In order to minimize the time period an attacker can launch attacks
over active sessions and hijack them, it is mandatory to set
expiration timeouts for every session, establishing the amount of time
a session will remain active. Insufficient session expiration by the
web application increases the exposure of other session-based attacks,
as for the attacker to be able to reuse a valid session ID and hijack
the associated session, it must still be active.
It all depends on the risk appetite of the organization. Each organization will do a risk assessment and decide what type of data they are protecting and what their customers find acceptable in terms of usability. For instance, Gmail may not expire their sessions because it is deemed that the benefit of users not having to log in each time generates more revenue than the reputational losses they have when a Gmail accounts is hacked due to non-expired cookies. Of course the content of an email inbox might be sensitive or it might not be, it's debatable.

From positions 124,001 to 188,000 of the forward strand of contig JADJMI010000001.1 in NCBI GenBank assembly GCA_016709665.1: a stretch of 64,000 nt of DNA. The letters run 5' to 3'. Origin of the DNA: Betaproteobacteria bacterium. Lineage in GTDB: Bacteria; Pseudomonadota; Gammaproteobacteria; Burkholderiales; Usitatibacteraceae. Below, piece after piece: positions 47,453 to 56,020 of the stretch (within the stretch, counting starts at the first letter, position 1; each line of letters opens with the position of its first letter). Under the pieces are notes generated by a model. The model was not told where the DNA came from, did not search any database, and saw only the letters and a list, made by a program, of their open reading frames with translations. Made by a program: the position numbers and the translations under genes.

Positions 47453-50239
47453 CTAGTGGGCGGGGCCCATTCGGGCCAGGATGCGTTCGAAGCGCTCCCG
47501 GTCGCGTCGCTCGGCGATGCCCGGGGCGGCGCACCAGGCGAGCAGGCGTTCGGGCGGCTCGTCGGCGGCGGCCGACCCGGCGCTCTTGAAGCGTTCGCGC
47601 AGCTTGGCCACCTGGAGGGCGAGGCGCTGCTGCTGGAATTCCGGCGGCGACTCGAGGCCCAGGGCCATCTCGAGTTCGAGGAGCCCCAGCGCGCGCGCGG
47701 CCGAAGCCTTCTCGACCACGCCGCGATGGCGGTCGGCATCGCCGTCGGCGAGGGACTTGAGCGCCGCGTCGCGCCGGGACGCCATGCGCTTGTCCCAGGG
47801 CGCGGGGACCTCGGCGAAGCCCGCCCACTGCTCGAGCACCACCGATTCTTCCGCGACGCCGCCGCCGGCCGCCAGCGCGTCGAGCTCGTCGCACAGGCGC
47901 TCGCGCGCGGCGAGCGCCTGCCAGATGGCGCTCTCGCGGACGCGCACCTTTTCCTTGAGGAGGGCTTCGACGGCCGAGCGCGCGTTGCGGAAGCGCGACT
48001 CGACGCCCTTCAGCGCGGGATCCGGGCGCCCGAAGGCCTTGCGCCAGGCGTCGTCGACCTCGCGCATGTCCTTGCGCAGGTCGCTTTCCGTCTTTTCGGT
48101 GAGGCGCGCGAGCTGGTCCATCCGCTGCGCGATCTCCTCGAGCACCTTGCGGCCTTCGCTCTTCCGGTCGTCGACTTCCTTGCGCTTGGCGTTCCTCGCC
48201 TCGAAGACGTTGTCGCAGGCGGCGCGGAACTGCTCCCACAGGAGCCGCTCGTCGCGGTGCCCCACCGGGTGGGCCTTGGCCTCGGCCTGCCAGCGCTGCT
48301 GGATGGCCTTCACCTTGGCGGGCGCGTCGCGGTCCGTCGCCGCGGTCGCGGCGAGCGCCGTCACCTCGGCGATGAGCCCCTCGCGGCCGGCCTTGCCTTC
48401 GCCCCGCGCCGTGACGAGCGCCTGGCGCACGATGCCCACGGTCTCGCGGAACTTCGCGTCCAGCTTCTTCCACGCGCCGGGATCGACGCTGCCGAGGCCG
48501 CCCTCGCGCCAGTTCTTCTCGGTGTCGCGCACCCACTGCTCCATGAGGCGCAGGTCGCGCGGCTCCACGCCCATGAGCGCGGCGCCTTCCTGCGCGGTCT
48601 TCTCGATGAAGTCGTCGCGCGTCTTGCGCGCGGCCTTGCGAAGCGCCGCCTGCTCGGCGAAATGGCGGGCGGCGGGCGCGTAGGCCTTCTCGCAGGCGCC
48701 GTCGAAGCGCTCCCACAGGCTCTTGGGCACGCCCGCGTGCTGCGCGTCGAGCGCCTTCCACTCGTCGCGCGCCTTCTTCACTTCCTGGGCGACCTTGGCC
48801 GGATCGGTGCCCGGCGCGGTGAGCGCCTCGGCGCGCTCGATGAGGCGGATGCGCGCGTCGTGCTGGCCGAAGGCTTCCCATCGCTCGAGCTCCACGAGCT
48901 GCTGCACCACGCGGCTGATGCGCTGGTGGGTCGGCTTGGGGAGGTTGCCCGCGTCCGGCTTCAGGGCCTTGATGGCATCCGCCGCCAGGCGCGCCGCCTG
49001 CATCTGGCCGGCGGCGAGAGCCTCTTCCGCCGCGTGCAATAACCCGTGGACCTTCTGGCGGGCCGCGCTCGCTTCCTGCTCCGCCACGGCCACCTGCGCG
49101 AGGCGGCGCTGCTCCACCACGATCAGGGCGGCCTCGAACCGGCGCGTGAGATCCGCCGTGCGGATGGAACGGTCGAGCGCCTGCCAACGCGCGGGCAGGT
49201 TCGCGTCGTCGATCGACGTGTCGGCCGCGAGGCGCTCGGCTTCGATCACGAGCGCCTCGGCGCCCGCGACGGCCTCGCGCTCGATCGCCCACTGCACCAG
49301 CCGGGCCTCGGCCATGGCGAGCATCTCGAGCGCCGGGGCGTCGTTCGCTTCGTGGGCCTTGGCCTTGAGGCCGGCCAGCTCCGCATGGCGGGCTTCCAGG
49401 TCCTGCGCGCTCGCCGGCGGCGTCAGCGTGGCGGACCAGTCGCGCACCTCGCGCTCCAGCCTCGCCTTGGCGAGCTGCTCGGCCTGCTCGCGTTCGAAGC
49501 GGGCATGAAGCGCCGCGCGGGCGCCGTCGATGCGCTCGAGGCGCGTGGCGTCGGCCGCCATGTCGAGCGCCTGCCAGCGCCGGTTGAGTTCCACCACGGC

Bank applications on the other hand are in 99% of the cases containing money. Furthermore the reputational outfall of "bank X customer gets hacked" generates a lot more unrest than the Gmail example. Customers will start calling the bank worried, they might loose clients who believe their system is unsafe etc...
In the end it's just looking at your threats and vulnerabilities and assessing what the cost and benefit is of implementing mitigating controls (which in this case is the expiration date of a session).